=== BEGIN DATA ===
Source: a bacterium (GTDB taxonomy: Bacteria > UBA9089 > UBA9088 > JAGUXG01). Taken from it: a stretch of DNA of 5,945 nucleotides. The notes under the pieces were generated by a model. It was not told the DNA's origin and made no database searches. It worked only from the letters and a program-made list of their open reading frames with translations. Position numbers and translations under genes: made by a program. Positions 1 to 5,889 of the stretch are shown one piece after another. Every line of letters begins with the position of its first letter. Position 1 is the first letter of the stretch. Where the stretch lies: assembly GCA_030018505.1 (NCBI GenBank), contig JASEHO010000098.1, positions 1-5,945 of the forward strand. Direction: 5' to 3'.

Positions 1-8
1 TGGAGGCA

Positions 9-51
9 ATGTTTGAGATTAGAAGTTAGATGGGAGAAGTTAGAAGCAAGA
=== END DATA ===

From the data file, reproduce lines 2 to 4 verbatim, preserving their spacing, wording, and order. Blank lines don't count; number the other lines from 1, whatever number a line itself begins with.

Positions 1-8
1 TGGAGGCA

Positions 9-51